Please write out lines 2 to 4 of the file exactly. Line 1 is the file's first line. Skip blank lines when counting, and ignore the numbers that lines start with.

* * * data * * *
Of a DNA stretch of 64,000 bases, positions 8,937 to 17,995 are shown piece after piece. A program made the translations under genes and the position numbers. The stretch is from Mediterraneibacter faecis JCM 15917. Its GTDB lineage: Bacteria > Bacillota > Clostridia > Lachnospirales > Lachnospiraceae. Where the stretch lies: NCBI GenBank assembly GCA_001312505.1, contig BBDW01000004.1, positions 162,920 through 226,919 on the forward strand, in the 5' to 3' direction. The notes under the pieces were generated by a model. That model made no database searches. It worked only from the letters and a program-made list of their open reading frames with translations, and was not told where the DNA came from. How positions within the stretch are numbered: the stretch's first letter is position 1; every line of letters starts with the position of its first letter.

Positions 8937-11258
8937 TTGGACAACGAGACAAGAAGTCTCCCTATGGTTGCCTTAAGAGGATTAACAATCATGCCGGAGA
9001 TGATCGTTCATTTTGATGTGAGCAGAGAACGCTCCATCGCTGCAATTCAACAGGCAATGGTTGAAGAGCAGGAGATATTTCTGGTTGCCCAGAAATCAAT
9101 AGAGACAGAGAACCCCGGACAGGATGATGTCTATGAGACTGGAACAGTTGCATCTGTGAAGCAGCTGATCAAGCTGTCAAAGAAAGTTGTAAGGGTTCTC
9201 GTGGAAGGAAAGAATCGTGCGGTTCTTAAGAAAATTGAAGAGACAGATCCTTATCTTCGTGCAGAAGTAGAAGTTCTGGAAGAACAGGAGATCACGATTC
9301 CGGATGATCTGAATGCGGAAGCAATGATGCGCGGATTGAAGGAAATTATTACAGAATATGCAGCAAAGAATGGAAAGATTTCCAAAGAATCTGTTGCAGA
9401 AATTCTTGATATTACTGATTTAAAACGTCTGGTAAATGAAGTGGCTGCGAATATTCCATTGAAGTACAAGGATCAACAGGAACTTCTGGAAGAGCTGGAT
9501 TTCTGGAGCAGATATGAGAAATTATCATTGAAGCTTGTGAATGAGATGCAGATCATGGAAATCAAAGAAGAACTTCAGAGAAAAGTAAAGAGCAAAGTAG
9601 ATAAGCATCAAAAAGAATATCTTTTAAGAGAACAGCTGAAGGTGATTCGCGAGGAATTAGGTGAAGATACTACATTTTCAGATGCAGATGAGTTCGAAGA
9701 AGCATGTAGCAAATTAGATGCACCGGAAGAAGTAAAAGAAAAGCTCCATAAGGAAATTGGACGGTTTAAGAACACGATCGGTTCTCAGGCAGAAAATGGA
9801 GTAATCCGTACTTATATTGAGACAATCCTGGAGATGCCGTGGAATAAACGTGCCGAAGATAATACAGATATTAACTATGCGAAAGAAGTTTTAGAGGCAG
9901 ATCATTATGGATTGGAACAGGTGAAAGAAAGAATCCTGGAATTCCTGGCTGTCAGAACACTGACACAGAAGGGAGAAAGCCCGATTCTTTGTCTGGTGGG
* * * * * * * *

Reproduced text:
Positions 8937-11258
8937 TTGGACAACGAGACAAGAAGTCTCCCTATGGTTGCCTTAAGAGGATTAACAATCATGCCGGAGA
9001 TGATCGTTCATTTTGATGTGAGCAGAGAACGCTCCATCGCTGCAATTCAACAGGCAATGGTTGAAGAGCAGGAGATATTTCTGGTTGCCCAGAAATCAAT